Philadelphia Phillies Top 10 Prospects





Baseball America's Top 10 Prospects lists are based on projections of a player's long-term worth after discussions with scouting and player-development personnel. All players who haven't exceeded the major league rookie standards of 130 at-bats or 50 innings pitched (without regard to service time) are eligible. Ages are as of April 1, 2011.

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TOP TEN
PROSPECTS
1. Domonic Brown, of
2. Jonathan Singleton, 1b/of
3. Brody Colvin, rhp
4. Jarred Cosart, rhp
5. Trevor May, rhp
6. Sebastian Valle, c
7. Jiwan James, of
8. Jesse Biddle, lhp
9. Domingo Santana, of
10. Aaron Altherr, of
BEST
TOOLS
Best Hitter for Average Domonic Brown
Best Power Hitter Jonathan Singleton
Best Strike-Zone Discipline Jonathan Singleton
Fastest Baserunner Jiwan James
Best Athlete Jiwan James
Best Fastball Jarred Cosart
Best Curveball Phillippe Aumont
Best Slider Josh Zeid
Best Changeup Austin Hyatt
Best Control Justin DeFratus
Best Defensive Catcher Tuffy Gosewich
Best Defensive Infielder Freddy Galvis
Best Infield Arm Freddy Galvis
Best Defensive Outfielder Jiwan James
Best Outfield Arm Domonic Brown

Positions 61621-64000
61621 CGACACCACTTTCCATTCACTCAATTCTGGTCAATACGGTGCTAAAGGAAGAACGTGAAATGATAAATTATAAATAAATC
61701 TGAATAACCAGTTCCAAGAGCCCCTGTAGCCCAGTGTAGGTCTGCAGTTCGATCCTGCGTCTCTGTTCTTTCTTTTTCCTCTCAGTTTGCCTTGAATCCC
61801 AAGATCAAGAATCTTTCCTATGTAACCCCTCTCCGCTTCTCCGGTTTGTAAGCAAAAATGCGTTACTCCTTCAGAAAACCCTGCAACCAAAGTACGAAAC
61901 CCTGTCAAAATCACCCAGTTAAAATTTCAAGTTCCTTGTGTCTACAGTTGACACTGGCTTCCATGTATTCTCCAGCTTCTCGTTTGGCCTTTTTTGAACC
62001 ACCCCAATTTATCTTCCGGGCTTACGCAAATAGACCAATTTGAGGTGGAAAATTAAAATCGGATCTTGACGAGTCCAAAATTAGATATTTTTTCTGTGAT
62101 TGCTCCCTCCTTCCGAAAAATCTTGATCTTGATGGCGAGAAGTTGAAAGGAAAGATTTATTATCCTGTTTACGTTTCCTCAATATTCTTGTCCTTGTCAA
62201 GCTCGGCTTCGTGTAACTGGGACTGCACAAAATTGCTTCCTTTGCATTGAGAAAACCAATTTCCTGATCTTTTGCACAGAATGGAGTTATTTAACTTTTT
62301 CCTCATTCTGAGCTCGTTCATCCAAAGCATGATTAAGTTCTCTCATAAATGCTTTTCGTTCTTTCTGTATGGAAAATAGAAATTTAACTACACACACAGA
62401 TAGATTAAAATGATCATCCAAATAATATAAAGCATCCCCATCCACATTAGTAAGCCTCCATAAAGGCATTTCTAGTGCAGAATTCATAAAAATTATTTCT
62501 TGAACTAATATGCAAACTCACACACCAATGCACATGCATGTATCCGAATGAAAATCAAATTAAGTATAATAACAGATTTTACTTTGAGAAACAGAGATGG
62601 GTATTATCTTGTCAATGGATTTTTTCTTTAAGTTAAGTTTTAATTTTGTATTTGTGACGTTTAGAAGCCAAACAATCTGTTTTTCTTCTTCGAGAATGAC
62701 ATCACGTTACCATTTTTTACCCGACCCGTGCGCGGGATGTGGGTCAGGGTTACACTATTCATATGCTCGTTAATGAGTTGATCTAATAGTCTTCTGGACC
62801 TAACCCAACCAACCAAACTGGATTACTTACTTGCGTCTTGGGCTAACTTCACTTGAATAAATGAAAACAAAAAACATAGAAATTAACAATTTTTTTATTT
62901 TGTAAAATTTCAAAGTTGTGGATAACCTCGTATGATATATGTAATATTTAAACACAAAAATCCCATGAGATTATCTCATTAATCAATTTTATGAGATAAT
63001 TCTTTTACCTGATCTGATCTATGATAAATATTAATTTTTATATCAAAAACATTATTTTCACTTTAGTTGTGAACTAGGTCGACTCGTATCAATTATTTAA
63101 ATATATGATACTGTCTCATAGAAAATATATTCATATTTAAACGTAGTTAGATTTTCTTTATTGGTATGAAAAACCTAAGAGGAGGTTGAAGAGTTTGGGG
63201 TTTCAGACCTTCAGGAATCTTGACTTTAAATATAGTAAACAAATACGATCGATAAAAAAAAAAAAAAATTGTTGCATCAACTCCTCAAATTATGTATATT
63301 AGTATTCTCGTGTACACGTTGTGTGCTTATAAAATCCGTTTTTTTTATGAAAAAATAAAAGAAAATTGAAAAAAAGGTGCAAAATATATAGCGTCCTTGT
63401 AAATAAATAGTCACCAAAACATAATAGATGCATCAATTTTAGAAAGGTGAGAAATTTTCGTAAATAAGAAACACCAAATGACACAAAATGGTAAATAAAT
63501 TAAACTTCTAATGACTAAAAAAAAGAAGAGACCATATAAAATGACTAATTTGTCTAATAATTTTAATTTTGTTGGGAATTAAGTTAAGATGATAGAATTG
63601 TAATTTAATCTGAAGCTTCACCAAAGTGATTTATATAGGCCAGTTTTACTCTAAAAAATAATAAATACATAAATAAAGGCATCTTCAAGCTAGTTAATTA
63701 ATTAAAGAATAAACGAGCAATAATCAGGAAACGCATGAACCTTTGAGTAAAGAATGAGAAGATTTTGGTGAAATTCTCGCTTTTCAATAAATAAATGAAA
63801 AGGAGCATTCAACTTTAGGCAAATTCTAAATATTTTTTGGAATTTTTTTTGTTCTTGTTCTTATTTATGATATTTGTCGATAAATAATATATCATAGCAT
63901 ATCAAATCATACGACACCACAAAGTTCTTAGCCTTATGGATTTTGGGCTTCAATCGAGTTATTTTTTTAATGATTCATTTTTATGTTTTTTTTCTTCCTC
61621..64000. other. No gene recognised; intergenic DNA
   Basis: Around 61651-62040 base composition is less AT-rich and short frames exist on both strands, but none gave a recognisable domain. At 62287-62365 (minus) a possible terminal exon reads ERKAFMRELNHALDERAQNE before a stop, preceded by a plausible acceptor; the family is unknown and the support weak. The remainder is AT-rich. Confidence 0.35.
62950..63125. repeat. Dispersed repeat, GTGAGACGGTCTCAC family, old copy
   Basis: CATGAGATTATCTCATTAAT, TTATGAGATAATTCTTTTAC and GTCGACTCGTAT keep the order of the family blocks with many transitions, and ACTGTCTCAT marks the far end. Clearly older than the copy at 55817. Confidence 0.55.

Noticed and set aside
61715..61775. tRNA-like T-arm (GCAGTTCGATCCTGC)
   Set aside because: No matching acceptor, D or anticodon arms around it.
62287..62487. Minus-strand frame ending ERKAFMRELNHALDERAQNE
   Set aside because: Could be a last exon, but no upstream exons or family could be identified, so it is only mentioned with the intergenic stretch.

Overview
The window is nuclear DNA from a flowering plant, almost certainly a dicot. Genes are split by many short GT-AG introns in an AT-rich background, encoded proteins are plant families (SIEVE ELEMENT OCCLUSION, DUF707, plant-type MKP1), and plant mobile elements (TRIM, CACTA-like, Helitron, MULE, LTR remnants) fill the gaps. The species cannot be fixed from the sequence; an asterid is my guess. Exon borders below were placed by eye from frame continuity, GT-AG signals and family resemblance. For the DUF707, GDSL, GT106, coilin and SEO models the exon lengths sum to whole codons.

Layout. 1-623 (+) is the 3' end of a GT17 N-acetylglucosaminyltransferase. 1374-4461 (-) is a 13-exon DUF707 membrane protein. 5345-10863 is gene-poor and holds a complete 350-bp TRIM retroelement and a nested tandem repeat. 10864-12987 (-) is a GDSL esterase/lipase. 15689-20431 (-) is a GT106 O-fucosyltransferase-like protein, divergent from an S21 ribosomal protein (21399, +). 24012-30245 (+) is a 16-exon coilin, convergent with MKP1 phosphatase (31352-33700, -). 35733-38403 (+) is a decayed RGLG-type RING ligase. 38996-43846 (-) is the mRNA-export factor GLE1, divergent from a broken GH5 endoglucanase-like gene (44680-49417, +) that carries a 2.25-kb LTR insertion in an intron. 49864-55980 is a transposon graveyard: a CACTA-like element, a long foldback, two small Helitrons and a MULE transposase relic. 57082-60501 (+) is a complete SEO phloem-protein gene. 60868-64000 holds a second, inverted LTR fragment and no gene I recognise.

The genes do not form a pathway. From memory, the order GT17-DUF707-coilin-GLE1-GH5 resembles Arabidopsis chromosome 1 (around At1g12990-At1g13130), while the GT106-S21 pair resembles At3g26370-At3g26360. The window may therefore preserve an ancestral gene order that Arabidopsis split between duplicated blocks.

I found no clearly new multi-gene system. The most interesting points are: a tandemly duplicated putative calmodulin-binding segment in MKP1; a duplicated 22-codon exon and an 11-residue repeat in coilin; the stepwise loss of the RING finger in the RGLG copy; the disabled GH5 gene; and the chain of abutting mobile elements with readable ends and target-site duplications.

PROJECTED 2014
LINEUP
Catcher Sebastian Valle
First Base Ryan Howard
Second Base Chase Utley
Third Base Placido Polanco
Shortstop Jimmy Rollins
Left Field Jonathan Singleton
Center Field Shane Victorino
Right Field Domonic Brown
No. 1 Starter Roy Halladay
No. 2 Starter Cole Hamels
No. 3 Starter Roy Oswalt
No. 4 Starter Brody Colvin
No. 5 Starter Jarred Cosart
Closer Ryan Madson
TOP PROSPECTS
OF THE DECADE
Year Player, Position 2010
2001 Jimmy Rollins, ss Phillies
2002 Marlon Byrd, of Cubs
2003 Gavin Floyd, rhp White Sox
2004 Cole Hamels, lhp Phillies
2005 Ryan Howard, 1b Phillies
2006 Cole Hamels, lhp Phillies
2007 Carlos Carrasco, rhp Indians
2008 Carlos Carrasco, rhp Indians
2009 Domonic Brown, of Phillies
2010 Domonic Brown, of Phillies
TOP DRAFT PICKS
OF THE DECADE
Year Player, Position 2010
2001 Gavin Floyd, rhp White Sox
2002 Cole Hamels, lhp Phillies
2003 Tim Moss, 2b
(3rd round)
Out of baseball
2004 Greg Golson, of Yankees
2005 Mike Costanzo, 3b
(2nd round)
Reds
2006 Kyle Drabek, rhp Blue Jays
2007 Joe Savery, lhp Phillies
2008 Anthony Hewitt, 3b/of Phillies
2009 Kelly Dugan, of
(2nd round)
Phillies
2010 Jesse Biddle, lhp Phillies
LARGEST BONUSES
IN CLUB HISTORY
Gavin Floyd, 2001 $4,200,000
Pat Burrell, 1998 $3,150,000
Brett Myers, 1999 $2,050,000
Cole Hamels, 2002 $2,000,000
Chase Utley, 2000 $1,780,000
PHILLIES
LINKS
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Philadelphia Phillies

For a team that has lost more games than any other in major league history, the Phillies are in heady territory. Though they fell short of their third straight National League pennant in 2010, it would be hard to argue that this isn't the best era in franchise history.